It’s pretty amazing to think that I had only one piano teacher from grade school through high school graduation, and only one in college. I’m not sure that it is normal to only study with two piano teachers...in my teaching career, I have seen many students switch teachers for various reasons. Even at our national pedagogy conferences, there are seminars devoted to teachers who receive “transfer” students. Let’s just say that I am one of the lucky few who stuck with the same teacher week after week, year after year for 11 years! That’s a lot of time!
So a little about my experience with this very special teacher, Jerry Stephens, who was my first teacher. I started taking with him in the 2nd grade and continued through high school. He also taught my two sisters and my brother back to back. That’s a LONG time to be at piano each week! And that was only for private lessons! Back in those days, we went twice a week: one for private lessons, and another for group theory and performance classes. That’s one dedicated mom!
I remember (most of the time) loving my piano lessons and group lessons. I made life-long friends in his studio. Together we were each other's encouragers and together we stressed about recitals, competitions, theory tests and ear training.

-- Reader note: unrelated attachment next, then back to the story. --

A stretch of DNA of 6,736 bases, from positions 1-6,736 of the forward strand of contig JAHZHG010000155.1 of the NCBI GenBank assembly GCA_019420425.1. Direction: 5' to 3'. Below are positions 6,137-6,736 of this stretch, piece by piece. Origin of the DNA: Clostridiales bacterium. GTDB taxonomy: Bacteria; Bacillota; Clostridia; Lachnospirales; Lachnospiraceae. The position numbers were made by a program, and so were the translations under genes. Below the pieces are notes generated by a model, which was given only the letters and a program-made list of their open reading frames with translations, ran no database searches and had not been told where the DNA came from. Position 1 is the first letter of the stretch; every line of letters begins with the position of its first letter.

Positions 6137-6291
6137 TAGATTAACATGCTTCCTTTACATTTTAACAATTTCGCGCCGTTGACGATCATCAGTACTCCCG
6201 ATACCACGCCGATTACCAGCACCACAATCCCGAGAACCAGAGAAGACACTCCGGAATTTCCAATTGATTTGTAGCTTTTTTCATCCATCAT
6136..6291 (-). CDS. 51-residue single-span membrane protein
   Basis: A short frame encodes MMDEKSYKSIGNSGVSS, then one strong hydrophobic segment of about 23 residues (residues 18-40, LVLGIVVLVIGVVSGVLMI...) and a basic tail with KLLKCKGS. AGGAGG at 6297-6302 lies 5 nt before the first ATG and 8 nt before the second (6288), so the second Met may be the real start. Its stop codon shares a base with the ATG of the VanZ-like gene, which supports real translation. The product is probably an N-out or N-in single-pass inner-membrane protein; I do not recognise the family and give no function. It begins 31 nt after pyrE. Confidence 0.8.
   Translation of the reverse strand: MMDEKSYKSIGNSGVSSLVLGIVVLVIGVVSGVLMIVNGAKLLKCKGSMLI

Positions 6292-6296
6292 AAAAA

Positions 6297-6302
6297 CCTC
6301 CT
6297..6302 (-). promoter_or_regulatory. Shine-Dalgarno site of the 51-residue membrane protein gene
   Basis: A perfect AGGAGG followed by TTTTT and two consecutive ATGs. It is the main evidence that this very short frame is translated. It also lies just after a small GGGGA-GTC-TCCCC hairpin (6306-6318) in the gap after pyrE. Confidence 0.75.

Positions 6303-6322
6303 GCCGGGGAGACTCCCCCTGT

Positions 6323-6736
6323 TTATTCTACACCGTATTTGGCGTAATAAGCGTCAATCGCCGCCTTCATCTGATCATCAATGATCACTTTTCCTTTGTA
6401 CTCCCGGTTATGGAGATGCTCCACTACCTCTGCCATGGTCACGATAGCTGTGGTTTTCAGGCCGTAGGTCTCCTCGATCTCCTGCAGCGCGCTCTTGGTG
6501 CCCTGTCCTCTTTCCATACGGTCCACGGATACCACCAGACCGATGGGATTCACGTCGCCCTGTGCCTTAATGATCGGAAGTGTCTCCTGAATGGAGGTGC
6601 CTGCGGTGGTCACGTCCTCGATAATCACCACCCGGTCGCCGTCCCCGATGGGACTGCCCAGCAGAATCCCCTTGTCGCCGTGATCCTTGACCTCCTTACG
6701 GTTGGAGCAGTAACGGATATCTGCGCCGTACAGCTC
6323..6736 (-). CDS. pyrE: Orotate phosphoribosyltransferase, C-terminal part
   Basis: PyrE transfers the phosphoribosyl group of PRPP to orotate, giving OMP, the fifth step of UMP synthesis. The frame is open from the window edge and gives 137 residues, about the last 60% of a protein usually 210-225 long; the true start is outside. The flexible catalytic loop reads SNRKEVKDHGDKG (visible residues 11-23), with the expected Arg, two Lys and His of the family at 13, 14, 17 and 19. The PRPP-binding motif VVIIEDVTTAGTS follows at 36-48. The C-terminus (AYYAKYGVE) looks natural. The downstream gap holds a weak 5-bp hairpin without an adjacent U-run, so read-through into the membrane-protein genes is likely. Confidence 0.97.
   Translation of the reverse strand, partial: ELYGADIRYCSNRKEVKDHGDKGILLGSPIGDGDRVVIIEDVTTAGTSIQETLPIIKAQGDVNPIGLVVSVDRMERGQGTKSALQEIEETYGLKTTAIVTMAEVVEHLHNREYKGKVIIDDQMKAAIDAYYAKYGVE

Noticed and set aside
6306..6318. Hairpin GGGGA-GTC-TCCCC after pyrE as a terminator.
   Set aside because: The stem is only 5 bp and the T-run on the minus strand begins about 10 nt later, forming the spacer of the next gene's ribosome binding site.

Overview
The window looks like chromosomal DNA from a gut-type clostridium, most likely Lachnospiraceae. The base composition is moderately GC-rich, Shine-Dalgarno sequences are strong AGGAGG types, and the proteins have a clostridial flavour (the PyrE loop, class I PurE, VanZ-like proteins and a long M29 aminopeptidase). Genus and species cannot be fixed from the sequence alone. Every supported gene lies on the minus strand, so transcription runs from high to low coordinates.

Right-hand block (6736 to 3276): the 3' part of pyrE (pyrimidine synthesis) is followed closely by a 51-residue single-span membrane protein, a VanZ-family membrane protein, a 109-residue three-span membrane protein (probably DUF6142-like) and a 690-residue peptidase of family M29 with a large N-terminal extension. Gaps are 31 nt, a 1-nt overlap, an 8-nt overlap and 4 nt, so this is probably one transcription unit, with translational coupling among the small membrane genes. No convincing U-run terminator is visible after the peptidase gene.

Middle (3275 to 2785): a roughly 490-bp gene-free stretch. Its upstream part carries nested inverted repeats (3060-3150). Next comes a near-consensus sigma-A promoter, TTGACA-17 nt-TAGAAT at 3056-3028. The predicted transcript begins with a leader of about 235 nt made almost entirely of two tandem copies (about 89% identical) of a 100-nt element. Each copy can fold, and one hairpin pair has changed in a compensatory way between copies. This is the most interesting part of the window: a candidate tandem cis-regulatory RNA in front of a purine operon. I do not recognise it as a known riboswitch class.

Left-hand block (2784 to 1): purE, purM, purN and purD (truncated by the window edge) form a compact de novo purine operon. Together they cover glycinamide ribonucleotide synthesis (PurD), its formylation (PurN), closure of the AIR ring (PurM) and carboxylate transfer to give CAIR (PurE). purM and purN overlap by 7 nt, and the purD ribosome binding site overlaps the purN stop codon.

Every once in awhile, my mom would sit in on lessons and give her input on which pieces she “approved” of us playing. I remember her NOT liking the pieces that “went on and on forever...or had lots of scales going up and down.” I think that sometimes we were grateful for her opinion just because it would get us out of harder pieces!
He could tell what kind of day or week we had just by how we sat at his piano. To keep us working, we got stickers on completed pieces each week and we LOVED his sticker pile! Even as we got older, we still wanted stickers! When helping us learn pieces, he gave us clever, silly words to help count the rhythm, such as huckleberry and gooseberry: words that we still remember. Sometimes, he would come to my house if we couldn’t make a lesson that week at his house, especially as we got older. He told the same jokes over and over and over again- and yet, they were still funny! He did push us to our potential- and he knew that our hard work would pay off! We learned how to play in contests, festivals, and ensembles. Of course, this also taught us recital etiquette.
Jerry shaped my life as a student and now as a teacher. You know when you become a parent and you start sounding like your parents? Well, I hear him in my teaching! I even use the same music from my many years with him with all of his markings on it. With my own students, I use the silly words to help them with rhythm- they laugh and remember how to play correctly! It works! I have passed his high expectations of me down to my students, encouraging them to be the best they can be, but always remembering that learning and appreciating music is the key.
Thank you, Jerry, for all that you did and still do for me! You’re amazing!